In 1995, there were isolated incidents of unrest, including a police strike in May to demand higher wages. For the most part, however, there were no serious challenges to Lesotho’s constitutional order in the 1995-96 period. In January 1997, armed soldiers put down a violent police mutiny and arrested the mutineers.
In 1997, tension within the BCP leadership caused a split in which Dr. Mokhehle abandoned the BCP and established the Lesotho Congress for Democracy (LCD) followed by two-thirds of the parliament. This move allowed Mokhehle to remain as Prime Minister and leader of a new ruling party, while relegating the BCP to opposition status. The remaining members of the BCP refused to accept their new status as the opposition party and ceased attending sessions. Multiparty elections were again held in May 1998.
Although Mokhehle completed his term as Prime Minister, due to his failing health, he did not vie for a second term in office. The elections saw a landslide victory for the LCD, gaining 79 of the 80 seats contested in the newly expanded Parliament. As a result of the elections, Mokhehle’s Deputy Prime Minister, Pakalitha Mosisili, became the new Prime Minister. The landslide electoral victory caused opposition parties to claim that there were substantial irregularities in the handling of the ballots and that the results were fraudulent. The conclusion of the Langa Commission, a commission appointed by Southern African Development Community (SADC) to investigate the electoral process, however, was consistent with the view of international observers and local courts that the outcome of the elections was not affected by these incidents. Despite the fact that the election results were found to reflect the will of the people, opposition protests in the country intensified. The protests culminated in a violent demonstration outside the royal palace in early August 1998 and in an unprecedented level of violence, looting, casualties, and destruction of property. In early September, junior members of the armed services mutinied. The Government of Lesotho requested that a SADC task force intervene to prevent a military coup and restore stability to the country. To this end, Operation Boleas, consisting of South African and (later) Botswana troops, entered Lesotho on September 22, 1998 to put down the mutiny and restore the democratically elected government. The army mutineers were brought before a court-martial.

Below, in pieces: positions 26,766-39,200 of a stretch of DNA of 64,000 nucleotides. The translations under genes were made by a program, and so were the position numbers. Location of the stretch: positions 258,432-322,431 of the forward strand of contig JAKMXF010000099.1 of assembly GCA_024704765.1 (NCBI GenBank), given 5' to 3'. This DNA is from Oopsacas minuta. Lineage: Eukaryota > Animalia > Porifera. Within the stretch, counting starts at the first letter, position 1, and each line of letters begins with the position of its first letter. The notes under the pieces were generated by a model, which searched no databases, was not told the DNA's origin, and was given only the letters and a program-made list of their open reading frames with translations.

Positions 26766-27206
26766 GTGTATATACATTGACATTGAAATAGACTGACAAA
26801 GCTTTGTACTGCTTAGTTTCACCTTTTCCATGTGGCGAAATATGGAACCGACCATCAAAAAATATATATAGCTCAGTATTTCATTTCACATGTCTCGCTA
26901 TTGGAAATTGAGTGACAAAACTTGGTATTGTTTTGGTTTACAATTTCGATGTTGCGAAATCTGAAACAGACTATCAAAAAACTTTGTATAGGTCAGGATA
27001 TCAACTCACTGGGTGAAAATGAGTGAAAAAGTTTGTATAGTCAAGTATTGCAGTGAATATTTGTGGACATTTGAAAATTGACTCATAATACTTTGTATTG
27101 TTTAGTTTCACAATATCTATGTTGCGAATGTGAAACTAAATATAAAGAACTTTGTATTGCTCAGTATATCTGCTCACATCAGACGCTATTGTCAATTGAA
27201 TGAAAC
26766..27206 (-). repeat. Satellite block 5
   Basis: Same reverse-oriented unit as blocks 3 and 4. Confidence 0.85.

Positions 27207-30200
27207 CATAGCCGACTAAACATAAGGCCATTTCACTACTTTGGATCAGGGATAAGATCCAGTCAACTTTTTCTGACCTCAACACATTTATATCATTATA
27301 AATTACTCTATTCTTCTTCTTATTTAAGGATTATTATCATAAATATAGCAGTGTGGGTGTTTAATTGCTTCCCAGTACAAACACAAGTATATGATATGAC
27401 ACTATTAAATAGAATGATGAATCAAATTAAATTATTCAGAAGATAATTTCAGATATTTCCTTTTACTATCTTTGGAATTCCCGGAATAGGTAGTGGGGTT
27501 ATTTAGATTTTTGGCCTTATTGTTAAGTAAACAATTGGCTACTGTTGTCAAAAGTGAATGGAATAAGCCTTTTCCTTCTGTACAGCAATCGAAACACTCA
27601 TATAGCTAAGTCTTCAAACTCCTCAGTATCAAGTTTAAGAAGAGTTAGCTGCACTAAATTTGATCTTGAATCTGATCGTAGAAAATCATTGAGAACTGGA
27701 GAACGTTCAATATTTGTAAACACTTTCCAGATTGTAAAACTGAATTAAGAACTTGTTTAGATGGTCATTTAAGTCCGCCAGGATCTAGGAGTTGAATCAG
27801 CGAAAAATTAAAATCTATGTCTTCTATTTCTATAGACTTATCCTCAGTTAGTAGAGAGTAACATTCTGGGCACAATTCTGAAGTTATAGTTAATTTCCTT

After stability returned to Lesotho, the SADC task force withdrew from the country in May 1999, leaving only a small task force (joined by Zimbabwean troops) to provide training to the LDF. In the meantime, an Interim Political Authority (IPA), charged with reviewing the electoral structure in the country, was created in December 1998 and devised a proportional electoral system to ensure that there be opposition in the National Assembly. The new system retained the existing 80 elected Assembly seats, but added 40 seats to be filled on a proportional basis. Elections were held under this new system in May 2002, and the LCD won again, gaining 54% of the vote. For the first time, however, opposition political parties won significant numbers of seats, and despite some irregularities and threats of violence from Major General Lekhanya, Lesotho experienced its first peaceful election. Nine opposition parties now hold all 40 of the proportional seats, with the BNP having the largest share (21). The LCD has 79 of the 80 constituency-based seats.